However, I’m not sure if you guys are great fans of metaprogramming: it would certainly be a bit "out there" compared to the features C# has at the moment. And people can always use Boo, especially with the new meta methods feature (

  4. Phil Parker says:

    Here’s another one which I’ve been mulling over … nowhere near a use case, or for that matter even really a complete thought, but I’ve been wondering about the possibility of enforcing immutability contracts over types.

    My personal preference is to keep mutability to an absolute minimum, for the obvious simplifications it brings to concurrency and avoidance of client mutation of shared state exposed by APIs.

    However, in some cases, there are patterns, usually dealing with extensibility where I would like to be able to enforce immutability.  Either as a constraint for internal developers or possibly third party developers.

    Not sure if this would really play with what you’re indicating as far as exposing compiler internals.  So far, I’d been thinking of it as more likely to be a reflection and decompilation activity at runtime, which would be far too hairy for me to attempt (I have a real job!) and of course would at best only deal with managed code.

    Sorry this isn’t really a use case.  Just some musings.

  5. Eric Lippert says:

    Stuart:  That’s certainly a possibility, though I find obj."Method"() weird.  If you know the name already then why are you doing it dynamically?  

    In your examples, either its a string literal or a parenthesized expression. The string literal scenario is I think sufficiently implausible that we can not optimize for it — just put the string literal into the parens if you really want to do that for some strange reason. Then we have only parenthesized expressions to worry about.

    This would then have the nice property that you could do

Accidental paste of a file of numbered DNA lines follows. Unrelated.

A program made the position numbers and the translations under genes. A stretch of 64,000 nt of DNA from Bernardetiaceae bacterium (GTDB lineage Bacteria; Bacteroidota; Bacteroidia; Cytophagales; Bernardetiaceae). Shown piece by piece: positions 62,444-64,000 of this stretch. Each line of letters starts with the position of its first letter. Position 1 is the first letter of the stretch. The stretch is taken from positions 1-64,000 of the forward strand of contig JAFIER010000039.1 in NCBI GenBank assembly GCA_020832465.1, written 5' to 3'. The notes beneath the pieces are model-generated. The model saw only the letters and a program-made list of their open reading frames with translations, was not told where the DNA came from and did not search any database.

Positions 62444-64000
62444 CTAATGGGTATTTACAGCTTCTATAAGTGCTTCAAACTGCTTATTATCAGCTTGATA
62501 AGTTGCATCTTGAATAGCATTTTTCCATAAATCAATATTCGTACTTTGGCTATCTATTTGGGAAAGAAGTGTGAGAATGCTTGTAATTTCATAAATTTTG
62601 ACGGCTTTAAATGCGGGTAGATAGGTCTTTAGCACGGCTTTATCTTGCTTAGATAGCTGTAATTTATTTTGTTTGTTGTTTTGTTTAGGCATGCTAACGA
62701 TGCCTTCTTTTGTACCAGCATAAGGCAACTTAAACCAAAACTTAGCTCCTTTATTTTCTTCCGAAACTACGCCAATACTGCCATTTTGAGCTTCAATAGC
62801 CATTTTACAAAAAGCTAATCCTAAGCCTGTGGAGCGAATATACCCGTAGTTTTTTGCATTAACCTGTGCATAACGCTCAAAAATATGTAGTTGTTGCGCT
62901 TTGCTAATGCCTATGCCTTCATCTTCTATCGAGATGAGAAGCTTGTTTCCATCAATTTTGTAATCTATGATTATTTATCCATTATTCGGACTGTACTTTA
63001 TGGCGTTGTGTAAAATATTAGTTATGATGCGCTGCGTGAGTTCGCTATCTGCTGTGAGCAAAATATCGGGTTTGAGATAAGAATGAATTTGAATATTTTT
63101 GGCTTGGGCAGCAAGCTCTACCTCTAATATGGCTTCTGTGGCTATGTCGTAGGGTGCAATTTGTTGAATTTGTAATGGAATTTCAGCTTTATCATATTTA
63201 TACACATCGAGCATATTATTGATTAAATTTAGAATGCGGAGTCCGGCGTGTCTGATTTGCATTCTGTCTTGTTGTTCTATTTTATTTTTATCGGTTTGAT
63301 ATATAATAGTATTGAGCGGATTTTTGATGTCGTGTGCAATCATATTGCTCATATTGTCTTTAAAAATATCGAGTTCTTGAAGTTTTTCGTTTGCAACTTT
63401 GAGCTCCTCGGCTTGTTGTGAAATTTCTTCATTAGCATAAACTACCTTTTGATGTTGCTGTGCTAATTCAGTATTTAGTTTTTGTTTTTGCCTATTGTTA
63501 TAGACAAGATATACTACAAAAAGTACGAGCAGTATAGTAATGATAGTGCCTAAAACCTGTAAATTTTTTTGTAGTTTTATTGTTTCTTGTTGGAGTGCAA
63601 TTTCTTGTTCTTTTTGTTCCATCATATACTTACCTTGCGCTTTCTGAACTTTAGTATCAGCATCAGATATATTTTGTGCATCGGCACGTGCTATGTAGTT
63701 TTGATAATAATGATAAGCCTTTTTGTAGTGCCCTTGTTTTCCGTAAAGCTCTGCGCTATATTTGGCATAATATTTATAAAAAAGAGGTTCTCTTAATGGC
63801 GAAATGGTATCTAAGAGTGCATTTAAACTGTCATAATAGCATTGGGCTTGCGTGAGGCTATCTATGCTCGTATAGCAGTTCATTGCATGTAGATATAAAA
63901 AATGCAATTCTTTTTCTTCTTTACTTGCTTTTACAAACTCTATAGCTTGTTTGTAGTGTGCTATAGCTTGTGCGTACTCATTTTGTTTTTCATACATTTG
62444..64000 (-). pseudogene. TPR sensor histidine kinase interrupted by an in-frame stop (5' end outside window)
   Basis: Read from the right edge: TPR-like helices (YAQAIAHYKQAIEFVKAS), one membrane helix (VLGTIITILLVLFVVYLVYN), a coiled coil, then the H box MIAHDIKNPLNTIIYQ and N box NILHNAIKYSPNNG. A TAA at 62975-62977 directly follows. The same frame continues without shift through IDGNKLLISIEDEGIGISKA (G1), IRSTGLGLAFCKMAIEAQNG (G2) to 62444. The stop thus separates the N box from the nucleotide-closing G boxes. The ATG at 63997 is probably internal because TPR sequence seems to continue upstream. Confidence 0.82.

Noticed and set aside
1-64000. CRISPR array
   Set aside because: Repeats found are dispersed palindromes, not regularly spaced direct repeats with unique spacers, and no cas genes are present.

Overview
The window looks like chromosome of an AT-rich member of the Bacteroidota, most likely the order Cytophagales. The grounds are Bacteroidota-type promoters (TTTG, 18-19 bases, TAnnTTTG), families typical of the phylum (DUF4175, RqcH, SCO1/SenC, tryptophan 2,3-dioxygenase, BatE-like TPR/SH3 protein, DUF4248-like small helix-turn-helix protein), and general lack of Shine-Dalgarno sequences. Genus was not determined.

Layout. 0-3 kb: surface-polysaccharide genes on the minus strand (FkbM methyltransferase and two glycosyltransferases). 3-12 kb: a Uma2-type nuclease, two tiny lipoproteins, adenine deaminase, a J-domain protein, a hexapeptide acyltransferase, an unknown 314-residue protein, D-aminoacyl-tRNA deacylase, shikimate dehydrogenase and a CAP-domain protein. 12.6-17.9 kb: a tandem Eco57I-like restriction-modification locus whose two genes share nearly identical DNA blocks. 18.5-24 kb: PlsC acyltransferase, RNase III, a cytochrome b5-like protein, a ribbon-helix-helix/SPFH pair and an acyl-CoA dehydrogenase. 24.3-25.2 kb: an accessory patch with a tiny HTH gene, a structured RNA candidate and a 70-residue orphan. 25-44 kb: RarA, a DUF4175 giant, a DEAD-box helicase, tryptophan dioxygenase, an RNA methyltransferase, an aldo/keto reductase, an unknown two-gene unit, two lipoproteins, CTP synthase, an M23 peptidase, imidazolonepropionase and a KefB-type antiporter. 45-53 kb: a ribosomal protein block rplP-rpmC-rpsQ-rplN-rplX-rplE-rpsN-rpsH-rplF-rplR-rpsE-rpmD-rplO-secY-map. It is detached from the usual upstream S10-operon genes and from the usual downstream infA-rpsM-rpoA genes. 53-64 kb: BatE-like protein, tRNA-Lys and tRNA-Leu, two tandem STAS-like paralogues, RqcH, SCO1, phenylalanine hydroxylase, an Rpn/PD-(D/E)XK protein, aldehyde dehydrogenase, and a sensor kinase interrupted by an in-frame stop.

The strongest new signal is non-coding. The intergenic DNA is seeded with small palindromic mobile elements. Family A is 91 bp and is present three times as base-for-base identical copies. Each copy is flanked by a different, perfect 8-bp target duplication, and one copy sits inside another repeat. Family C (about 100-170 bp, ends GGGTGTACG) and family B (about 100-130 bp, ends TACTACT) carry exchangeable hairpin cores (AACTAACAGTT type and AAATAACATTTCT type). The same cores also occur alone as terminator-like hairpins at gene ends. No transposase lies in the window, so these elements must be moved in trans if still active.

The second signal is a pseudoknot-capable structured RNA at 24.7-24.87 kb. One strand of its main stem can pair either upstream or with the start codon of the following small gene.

for any expression blah of type string.  

    Having parentheses, or some other token to call out dynamism, is probably necessary if we want the semantics to be both unambiguous and not brittle.  We do not want to get into this unfortunate situation:

    string Method2 = "Method1";

    obj.Method2(); // If I then add Method2 to my object, does this call Method1 or Method2? brittle!

    obj.(Method2)(); // unambiguously calls Method1.

    This also has the nice property of not being legal syntax now, since the thing that follows the dot must be an identifier.

  6. JohnMcD says:

    I came across this blog when I was trying to find out why C# didn’t allow virtual static methods or virtual constructors. I’m used to using virtual constructors, virtual class methods and class references in Delphi and I’ve been really frustrated by their absence in C#.

    This blog has clarified the difference between static methods and class methods.

    You said earlier in your blog “[people ask me] why C# does not support “virtual static” methods. I am always at a loss to understand what they could possibly mean, since “virtual” and “static” are opposites! “virtual” means “determine the method to be called based on run time type information”, and “static” means “determine the method to be called solely based on compile time static analysis”.

    I would like to argue the benefits of virtual class methods:

    When a base class has a virtual constructor and various virtual class methods, each subclass can implement its own versions of the constructor and class methods.

    It’s largely class references that make virtual class methods and virtual constructors so useful, but they would also be very useful with generics. (Generics are not implemented in the current version of Delphi).